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Propensity score weighting method Let Pr(d=1|x,Z)=Pr(d=1|Z)=p(Z) Then E(ε d|x) 0 but E(ε d p(Z) -1 |x)=0 E(ε d p(Z) -1 |x)= E Z E(ε d p(Z) -1 |x,Z) = E Z [E(ε |x,Z,d=1) Pr(d=1|x,Z)p(Z) -1 ] Since ε d|x,Z = E Z [E(ε |x,Z) Pr(d=1|x,Z)p(Z) -1 ] =E Z [E(ε |x,Z)]=E(ε |x)=0 This holds even if some of the variables in Z are erroneously omitted from the main equation.

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Regression adjustment y=α+xβ+ε d * =Z γ+u d=l(d * >0) To take account that ε is not ind of Z y=α N +xβ N +Zδ+ω If the linearity assumption is satisfied then E(ω|X,Z,d=1)=E(ω|X,Z)=E(ω|X)=0 and β N is consistently estimated β=Cov(x,y)/Var(x)=β N +Cov(x,Z)Var(Z) -1 δ

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Combining regression adjustment and propensity score method Estimation of the extended model y=α+xβ+Zδ+ω by using inverse propensity score weighting E[(y-α-xβ-Zδ) d p(Z) -1 |x] = E Z E[(y-α-xβ- Zδ) d p(Z) -1 |x,Z] = E Z [E(y-α-xβ- Zδ |x,Z,d=1) Pr(d=1|x,Z)p(Z) -1 ] Notice that this expression is 0 if either E(y-α-xβ- Zδ |x,Z,d=1)=E(ω|X,Z,d=1)=0 or Pr(d=1|x,Z)=p(Z) holds and not necessarily both.

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Selection due to both observables and unobservables y=α+xβ+ε d * =Z γ+u d=l(d * >0) where ε depends on both Z and u (ε, u) is N with means zeros, variances σ 2 and 1 and covariance ρ v=(ε- ρλ) ind d |x,Z We can use: (1) Heckman correction and propensity score weighting or (2) Heckman correction and regression adjustment.

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Heckman correction & propensity score weighting E[(y-α-xβ- ρλ) d p(Z) -1 |x] = E Z E[(y-α-xβ- ρλ) d p(Z) -1 |x,Z] = E Z [E(y-α-xβ- ρλ|x,Z,d=1) Pr(d=1|x,Z)p(Z) -1 ] Since (y-α-xβ- ρλ) d|x,Z = E Z [E(y-α-xβ- ρλ |x,Z) Pr(d=1|x,Z)p(Z) -1 ] =E Z [E(y-α-xβ- ρλ |x,Z)]= E(y-α-xβ- ρλ |x)= 0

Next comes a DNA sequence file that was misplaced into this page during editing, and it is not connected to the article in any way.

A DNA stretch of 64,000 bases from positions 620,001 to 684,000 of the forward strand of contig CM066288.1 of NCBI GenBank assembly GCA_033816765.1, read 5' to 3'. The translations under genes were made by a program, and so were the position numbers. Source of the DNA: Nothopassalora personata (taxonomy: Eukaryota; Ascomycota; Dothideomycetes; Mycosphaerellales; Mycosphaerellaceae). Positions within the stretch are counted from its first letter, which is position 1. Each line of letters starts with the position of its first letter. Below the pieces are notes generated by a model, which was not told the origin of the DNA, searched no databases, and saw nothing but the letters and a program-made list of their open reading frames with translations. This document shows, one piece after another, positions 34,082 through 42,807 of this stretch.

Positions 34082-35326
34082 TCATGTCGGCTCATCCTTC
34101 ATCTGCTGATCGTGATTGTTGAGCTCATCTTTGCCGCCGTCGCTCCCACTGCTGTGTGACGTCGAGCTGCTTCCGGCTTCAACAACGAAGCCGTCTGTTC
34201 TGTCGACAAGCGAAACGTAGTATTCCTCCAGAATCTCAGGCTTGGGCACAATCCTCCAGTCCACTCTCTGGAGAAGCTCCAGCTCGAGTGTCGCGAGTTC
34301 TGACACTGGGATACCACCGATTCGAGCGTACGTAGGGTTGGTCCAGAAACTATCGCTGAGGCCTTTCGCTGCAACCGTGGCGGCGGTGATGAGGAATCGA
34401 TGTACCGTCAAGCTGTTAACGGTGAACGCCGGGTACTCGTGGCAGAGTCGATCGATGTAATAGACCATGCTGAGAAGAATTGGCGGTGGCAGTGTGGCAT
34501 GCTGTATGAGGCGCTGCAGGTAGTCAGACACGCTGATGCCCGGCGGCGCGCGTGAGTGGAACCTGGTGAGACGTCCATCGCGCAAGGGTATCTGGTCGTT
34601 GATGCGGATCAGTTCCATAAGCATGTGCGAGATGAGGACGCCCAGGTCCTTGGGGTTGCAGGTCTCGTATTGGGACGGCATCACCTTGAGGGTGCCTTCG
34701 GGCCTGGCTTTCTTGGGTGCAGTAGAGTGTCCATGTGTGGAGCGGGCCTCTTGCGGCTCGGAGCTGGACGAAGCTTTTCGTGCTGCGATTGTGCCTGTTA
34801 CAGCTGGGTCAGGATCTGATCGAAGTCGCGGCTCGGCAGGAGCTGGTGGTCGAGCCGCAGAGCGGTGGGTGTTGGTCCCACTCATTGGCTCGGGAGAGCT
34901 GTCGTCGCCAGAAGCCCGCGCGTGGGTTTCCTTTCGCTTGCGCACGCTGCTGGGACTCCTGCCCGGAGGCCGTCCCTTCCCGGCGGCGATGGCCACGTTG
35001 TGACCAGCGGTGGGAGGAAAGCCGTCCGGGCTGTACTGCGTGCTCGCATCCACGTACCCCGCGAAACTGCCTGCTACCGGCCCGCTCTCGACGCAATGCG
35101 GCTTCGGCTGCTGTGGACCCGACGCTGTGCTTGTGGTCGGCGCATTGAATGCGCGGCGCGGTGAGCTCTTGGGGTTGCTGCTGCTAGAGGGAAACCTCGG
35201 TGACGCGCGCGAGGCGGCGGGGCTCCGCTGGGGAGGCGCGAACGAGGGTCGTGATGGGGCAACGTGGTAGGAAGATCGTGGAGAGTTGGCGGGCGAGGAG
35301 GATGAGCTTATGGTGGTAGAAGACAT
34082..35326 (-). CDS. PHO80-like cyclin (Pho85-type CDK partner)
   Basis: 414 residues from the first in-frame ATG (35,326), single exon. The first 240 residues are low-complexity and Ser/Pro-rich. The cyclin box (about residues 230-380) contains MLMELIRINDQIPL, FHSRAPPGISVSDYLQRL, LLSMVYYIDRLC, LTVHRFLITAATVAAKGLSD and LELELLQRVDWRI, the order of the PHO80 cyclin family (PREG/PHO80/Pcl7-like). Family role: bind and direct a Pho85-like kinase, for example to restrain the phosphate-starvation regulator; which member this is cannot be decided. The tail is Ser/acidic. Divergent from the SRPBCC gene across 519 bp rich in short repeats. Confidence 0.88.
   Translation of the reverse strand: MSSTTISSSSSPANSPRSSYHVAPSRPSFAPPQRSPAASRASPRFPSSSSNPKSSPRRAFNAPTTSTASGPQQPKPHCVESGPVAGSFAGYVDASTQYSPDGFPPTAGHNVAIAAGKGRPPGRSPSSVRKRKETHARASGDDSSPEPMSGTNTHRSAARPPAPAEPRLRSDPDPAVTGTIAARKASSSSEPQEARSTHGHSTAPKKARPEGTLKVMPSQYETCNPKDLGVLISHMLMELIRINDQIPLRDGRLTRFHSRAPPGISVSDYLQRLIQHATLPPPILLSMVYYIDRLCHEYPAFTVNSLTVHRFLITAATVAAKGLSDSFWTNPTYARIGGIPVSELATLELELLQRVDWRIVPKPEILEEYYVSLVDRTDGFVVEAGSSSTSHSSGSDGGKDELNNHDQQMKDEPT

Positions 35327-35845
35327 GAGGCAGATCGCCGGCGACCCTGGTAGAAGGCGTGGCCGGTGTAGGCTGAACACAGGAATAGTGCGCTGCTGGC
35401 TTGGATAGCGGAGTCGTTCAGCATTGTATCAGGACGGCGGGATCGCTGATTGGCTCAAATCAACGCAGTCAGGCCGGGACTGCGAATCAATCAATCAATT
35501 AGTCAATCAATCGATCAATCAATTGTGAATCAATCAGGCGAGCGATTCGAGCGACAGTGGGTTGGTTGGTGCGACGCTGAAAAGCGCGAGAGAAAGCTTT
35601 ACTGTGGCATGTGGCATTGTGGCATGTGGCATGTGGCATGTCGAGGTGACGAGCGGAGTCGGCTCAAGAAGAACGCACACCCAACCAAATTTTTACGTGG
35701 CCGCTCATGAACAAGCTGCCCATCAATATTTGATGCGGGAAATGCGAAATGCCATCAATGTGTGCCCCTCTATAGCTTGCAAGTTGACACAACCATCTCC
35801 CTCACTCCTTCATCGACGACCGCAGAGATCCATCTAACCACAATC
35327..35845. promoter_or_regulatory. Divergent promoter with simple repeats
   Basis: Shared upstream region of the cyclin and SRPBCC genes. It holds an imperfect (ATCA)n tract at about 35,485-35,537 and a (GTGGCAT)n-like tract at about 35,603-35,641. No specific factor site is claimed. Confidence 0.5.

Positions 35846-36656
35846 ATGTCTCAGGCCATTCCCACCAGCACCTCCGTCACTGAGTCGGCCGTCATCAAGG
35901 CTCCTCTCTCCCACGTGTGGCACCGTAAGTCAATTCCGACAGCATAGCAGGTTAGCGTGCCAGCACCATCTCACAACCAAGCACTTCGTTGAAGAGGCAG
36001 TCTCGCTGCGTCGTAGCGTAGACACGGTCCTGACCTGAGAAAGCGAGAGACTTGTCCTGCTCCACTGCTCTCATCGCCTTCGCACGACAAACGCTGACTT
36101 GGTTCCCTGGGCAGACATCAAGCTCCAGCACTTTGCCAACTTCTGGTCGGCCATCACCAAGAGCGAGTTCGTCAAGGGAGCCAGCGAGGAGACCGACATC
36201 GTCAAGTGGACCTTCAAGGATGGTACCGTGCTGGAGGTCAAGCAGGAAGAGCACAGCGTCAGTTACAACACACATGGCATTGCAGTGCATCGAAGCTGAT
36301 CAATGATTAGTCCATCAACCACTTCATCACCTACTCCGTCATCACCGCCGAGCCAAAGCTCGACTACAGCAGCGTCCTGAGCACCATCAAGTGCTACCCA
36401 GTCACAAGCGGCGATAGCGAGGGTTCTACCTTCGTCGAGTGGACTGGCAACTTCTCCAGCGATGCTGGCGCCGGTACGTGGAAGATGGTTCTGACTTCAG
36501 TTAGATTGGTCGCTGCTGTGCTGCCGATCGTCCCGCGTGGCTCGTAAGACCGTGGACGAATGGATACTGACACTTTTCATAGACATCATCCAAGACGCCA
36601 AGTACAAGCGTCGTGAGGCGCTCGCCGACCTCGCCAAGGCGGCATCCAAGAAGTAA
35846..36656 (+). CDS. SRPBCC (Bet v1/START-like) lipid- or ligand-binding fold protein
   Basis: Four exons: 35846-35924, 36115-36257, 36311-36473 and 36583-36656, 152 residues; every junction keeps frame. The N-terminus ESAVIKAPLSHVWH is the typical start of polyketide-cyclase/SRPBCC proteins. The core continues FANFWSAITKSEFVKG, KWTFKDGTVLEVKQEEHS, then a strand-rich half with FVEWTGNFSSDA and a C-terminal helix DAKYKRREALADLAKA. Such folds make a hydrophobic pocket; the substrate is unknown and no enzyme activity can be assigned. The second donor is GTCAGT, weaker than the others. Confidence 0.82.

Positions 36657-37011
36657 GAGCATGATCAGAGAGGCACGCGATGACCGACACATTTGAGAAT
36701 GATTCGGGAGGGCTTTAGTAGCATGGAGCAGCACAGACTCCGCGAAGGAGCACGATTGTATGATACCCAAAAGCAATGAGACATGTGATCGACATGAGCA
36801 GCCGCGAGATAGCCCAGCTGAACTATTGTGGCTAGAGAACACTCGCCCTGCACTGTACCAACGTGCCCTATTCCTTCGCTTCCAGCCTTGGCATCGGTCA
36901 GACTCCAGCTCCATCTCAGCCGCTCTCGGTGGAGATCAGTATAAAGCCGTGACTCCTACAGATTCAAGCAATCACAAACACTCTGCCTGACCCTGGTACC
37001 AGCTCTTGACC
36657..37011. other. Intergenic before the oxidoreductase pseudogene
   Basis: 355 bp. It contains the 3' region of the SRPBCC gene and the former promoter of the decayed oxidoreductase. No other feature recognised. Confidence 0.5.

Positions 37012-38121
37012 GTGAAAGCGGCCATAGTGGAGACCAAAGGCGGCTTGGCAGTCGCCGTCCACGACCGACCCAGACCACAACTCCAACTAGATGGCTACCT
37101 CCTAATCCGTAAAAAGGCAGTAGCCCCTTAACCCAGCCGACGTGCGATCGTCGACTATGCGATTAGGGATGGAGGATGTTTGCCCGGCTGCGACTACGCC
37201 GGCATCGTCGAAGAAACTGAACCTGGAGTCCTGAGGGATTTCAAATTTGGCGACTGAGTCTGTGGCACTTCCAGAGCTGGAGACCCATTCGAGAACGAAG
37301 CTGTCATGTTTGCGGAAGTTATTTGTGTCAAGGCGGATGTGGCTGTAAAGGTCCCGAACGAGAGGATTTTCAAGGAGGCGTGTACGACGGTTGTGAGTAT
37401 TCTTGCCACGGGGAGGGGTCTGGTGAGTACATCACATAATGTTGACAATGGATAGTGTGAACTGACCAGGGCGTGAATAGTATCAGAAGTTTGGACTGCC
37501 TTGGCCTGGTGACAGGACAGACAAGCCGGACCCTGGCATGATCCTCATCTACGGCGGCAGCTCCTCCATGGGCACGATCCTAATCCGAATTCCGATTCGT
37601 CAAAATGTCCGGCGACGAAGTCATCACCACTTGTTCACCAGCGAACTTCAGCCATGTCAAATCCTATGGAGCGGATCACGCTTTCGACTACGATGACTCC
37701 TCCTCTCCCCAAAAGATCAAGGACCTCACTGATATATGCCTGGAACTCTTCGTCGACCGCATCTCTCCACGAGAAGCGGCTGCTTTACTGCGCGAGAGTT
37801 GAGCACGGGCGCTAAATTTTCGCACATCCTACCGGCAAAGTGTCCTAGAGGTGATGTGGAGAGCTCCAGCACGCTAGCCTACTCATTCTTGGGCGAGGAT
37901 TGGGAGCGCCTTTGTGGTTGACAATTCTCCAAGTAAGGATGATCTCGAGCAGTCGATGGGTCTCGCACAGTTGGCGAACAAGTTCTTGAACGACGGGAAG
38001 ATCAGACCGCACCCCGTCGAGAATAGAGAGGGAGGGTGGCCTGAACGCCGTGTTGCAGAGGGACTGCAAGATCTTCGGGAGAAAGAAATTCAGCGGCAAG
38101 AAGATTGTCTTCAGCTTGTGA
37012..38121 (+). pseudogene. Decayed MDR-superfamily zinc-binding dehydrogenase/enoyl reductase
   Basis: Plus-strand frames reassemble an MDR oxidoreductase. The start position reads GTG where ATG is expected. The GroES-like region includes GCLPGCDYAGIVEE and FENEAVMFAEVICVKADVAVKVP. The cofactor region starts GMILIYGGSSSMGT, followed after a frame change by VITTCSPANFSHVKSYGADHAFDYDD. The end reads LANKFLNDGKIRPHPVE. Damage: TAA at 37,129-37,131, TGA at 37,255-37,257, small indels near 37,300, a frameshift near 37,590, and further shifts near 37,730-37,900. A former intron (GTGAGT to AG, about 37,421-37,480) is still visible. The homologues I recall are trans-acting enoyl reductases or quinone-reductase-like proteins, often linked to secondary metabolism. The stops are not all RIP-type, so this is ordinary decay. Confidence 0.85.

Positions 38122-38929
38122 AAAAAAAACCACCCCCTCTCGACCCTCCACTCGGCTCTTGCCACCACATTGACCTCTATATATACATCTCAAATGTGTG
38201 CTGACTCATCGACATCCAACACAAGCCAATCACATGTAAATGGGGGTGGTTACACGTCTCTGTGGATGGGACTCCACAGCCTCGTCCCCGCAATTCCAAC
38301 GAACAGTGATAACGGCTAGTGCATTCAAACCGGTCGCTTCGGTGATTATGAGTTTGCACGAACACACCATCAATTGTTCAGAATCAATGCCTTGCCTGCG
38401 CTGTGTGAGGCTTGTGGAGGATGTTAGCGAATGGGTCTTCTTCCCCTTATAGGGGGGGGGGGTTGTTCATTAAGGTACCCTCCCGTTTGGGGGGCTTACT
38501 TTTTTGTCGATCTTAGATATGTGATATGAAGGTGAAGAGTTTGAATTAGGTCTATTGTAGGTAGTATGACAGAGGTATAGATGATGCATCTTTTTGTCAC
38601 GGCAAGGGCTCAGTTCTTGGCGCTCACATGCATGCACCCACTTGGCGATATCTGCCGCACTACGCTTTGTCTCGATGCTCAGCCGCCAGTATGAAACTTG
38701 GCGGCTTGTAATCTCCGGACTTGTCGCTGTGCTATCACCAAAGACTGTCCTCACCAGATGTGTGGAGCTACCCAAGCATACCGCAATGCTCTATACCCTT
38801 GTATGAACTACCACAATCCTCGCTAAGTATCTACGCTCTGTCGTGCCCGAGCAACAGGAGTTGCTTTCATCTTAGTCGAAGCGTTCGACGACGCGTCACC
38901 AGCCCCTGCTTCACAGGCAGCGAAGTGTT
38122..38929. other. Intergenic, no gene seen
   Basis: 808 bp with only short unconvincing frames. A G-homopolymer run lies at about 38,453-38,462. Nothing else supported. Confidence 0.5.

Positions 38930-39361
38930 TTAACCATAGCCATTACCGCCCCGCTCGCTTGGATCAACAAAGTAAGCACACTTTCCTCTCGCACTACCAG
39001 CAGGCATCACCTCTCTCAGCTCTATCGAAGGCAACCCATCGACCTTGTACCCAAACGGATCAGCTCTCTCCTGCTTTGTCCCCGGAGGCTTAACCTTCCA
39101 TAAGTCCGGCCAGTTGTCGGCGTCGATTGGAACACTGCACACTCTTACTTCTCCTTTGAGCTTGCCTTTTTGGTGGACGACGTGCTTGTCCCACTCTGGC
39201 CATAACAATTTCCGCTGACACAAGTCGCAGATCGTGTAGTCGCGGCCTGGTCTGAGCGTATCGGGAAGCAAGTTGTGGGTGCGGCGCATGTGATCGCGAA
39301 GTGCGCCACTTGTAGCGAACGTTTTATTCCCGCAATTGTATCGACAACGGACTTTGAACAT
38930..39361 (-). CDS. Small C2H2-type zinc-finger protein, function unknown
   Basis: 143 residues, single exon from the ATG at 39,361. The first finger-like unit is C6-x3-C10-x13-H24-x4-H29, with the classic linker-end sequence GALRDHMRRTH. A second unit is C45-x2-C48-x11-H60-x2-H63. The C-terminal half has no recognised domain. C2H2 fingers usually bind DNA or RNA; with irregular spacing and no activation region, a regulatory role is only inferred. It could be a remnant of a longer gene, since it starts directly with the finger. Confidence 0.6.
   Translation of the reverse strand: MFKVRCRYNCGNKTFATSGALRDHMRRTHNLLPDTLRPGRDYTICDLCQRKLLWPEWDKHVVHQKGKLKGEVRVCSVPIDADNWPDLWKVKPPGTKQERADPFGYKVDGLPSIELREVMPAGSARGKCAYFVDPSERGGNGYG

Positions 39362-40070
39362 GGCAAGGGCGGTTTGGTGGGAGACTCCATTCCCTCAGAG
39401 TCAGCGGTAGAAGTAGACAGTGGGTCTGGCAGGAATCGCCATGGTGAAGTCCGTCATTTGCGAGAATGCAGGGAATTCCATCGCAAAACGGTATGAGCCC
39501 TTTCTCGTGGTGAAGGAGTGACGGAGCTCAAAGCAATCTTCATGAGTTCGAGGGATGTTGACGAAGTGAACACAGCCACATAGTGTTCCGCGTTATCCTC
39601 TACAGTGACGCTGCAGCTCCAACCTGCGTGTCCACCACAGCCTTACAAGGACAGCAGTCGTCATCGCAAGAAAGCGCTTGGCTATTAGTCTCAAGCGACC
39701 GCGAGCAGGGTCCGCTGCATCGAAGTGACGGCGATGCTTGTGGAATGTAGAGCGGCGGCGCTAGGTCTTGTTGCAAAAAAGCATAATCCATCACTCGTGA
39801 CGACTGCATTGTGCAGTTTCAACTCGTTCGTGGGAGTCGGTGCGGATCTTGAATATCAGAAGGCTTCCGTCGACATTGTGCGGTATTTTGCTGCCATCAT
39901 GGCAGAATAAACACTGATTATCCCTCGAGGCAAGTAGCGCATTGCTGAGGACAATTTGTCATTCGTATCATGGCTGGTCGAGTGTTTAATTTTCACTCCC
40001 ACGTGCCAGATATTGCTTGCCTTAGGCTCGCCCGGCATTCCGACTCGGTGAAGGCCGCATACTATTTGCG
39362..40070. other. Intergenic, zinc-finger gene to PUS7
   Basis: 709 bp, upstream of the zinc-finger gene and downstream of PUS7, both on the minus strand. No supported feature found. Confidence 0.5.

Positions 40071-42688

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Heckman correction & regression adjustment Estimation of the extended model with additional variables Z and correction term λ y=α+xβ+Zδ+ ρλ +ω d * =Z γ+u ρλ controls for the dependence of ε 1 on u Zδ controls for the dependence of ε 2 on Z

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How can the BHPS help us? All BHPS respondents are asked to report occupational characteristics of their parents when they were 14 THEREFORE We know the occupational prestige even for daughters and fathers living apart during the panel. We can estimate the intergenerational mobility without any coresidence selection. We can consider the subsample of daughters coresident with the fathers at least once during the panel and assess the relevance of the coresidence selection. We can then compare different methods to correct for the coresidence selection.

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BHPS Samples FULL SAMPLE: 2691 women (daughters) born between 1966 and 1985 with at least one valid interview over the first 13 waves of the BHPS (aged between 16-37, average 24) RESTRICTED SAMPLE: 745 individuals from the full sample who can be matched with their father (aged between 16-37, average age 21). We consider an average occupational prestige over all waves available for daughters. We consider instead the occupation prestige reported retrospectively by daughters for fathers (average age 46).

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Estimation Methods Used Inverse propensity score weighting (Weights) Regression adjustment Regression adjustment & weights Heckman correction method (Heckman) Heckman & weights Regression adjustment & Heckman